04-06-15

I Drank Warm Honey Lemon Water Every Morning for a Year (Here’s What Happened).

I Drank Warm Honey Lemon Water Every Morning for a Year (Here’s What Happened).

Via Crystal Davison Feb 19, 2015

Honey Lemon Article photo

Until a few years ago, honey and lemon drinks were something I bought in a packet from the chemist when in the death-throes of a full blown flu.

Naturally, those little packets didn’t help much, so I was skeptical when I started this whole crazy challenge.
Of course, drinking real lemon juice and proper honey in warm water is a totally different experience, and with all the hype around it I embarked on a 12 month quest to see if it really was as miraculous as the trend says.
I am pleased to report I am thoroughly converted, and here is why.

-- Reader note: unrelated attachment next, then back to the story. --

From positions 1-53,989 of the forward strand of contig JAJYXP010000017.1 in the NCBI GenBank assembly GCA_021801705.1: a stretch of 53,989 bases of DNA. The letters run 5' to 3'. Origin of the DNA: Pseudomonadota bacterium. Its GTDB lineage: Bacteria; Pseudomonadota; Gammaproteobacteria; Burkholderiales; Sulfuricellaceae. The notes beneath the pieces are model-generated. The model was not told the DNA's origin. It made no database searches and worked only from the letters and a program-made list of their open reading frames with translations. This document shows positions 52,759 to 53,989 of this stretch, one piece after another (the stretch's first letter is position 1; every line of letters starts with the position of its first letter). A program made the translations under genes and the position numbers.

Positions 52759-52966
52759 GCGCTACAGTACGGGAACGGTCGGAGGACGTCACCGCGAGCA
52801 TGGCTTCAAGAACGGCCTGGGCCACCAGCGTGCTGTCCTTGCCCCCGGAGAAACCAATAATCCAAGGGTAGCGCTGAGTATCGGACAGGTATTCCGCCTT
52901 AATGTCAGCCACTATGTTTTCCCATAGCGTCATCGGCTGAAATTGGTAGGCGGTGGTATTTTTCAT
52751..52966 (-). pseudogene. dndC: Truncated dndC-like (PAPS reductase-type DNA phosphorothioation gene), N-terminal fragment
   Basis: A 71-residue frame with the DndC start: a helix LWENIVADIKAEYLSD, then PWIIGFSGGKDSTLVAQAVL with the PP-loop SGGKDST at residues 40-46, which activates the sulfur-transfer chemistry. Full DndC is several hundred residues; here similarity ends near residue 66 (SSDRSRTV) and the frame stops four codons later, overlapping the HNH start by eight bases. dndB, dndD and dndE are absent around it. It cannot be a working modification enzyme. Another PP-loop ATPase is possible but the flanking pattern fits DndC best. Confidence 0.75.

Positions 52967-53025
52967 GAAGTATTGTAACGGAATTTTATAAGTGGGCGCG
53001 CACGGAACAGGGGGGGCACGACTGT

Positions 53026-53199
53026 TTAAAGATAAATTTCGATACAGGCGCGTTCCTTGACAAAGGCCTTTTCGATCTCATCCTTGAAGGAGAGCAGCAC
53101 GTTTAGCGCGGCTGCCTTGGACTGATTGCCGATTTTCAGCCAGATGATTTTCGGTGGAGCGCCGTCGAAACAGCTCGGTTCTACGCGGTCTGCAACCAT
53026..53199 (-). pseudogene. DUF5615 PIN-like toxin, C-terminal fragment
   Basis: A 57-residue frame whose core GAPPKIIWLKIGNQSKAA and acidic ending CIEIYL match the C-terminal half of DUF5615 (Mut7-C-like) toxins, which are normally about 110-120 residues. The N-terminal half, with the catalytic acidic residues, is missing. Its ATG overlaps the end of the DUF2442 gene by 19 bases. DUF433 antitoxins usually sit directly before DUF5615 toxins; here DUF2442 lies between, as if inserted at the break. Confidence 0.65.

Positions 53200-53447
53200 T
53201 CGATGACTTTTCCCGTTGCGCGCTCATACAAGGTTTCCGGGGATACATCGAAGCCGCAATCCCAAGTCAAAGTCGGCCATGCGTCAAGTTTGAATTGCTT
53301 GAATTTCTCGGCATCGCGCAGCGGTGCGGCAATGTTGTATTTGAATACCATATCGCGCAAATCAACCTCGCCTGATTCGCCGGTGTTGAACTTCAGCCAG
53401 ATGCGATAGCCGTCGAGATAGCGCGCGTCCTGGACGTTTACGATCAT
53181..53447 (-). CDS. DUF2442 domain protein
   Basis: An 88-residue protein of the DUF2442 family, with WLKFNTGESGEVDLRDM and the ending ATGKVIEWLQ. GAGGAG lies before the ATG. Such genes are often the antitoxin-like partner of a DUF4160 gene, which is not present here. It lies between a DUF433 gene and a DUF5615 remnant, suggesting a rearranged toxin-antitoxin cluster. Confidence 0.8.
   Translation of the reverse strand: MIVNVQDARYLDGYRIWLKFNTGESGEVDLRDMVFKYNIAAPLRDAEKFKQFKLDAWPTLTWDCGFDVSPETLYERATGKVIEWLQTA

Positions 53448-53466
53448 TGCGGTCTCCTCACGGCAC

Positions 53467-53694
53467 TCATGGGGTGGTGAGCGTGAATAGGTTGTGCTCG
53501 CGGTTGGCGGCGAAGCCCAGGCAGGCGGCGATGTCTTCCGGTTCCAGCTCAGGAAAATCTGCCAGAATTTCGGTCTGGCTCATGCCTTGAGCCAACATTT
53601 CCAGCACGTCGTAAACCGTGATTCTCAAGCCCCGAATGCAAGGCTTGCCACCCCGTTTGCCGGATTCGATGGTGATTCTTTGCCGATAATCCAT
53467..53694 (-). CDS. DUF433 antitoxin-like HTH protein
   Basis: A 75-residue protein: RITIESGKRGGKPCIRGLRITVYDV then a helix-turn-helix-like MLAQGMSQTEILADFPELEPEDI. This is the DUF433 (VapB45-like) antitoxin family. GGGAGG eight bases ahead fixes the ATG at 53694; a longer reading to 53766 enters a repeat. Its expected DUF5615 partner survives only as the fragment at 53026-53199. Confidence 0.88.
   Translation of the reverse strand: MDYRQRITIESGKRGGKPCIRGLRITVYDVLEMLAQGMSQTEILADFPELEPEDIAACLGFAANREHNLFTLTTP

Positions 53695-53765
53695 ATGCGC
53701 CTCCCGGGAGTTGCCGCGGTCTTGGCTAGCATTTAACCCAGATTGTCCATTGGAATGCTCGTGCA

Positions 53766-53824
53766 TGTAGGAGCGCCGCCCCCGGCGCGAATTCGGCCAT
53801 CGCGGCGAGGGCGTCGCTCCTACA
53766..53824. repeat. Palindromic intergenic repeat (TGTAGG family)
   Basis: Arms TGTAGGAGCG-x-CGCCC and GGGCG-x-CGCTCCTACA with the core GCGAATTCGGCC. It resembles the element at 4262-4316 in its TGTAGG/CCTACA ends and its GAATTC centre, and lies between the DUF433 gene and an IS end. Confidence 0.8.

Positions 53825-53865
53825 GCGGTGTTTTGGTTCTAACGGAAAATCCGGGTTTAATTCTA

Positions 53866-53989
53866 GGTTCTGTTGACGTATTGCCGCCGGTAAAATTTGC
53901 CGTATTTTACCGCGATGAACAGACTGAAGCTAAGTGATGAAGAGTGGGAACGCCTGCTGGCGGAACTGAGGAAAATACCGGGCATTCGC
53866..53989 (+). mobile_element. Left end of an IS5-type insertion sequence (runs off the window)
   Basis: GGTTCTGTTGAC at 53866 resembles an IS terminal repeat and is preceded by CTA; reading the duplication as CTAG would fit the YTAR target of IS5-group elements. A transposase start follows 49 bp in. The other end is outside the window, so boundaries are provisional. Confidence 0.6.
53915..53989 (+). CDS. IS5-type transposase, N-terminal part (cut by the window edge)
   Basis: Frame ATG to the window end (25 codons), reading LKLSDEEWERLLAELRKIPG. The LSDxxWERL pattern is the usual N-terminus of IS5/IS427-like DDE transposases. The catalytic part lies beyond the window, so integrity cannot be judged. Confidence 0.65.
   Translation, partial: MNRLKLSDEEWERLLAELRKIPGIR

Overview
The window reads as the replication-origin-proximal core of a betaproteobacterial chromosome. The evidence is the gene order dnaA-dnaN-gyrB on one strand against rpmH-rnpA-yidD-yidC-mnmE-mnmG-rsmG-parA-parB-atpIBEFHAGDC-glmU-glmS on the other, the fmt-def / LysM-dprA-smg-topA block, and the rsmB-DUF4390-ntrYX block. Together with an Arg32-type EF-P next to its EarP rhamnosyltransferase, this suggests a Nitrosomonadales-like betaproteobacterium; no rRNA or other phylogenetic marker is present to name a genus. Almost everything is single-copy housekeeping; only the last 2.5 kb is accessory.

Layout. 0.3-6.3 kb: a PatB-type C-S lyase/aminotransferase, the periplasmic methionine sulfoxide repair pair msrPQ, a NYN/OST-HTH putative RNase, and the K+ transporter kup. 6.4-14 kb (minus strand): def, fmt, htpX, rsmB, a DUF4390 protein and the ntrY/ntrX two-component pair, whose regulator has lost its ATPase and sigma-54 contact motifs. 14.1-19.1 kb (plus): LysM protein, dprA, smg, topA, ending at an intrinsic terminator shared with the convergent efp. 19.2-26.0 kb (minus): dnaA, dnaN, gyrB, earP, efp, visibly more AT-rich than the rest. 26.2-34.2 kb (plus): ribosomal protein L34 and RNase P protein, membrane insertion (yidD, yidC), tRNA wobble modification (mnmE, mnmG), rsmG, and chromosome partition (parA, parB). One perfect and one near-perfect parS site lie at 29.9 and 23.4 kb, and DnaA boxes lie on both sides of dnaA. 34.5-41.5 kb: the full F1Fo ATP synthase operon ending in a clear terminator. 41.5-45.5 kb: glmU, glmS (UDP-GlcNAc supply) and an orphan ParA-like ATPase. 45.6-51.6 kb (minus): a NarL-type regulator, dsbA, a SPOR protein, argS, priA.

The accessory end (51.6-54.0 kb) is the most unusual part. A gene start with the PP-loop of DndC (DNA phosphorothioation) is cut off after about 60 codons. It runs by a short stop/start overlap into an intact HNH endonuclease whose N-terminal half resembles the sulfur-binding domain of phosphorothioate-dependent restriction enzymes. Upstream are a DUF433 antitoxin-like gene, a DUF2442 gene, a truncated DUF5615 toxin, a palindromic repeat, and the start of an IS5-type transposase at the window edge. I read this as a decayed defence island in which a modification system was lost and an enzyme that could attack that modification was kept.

1. I have not had a cold, flu or gastro illness in the entire year.
Literally. On reflection, this actually blows my mind. All of my life I’ve been a serial tonsillitis-getter, and always seemed to pick up whatever was going around. With a large family, including lots of little ones, there is always someone around who has the latest bug. I am happy to report I no longer catch them, even when it rips through the rest of the gang.
Confession: there were days I skipped totally, and though I have felt very early signs of sickness sometimes (too many sneezes in a day, run down, extra tired, suspicious tummy rumblings) nothing at all has materialised. Sure I’ve had tired days and a few headaches, but nothing to write home about.
As soon as I got back on the regime these stopped happening, and I now absolutely swear by honey/lemon—to the point I‘ve become prematurely old-aged and carry them both in my bag when I stay at friend’s places or hotels. (Should I be worried I’m also proud of this?)
2. I no longer need coffee and have become a {gasp} morning person.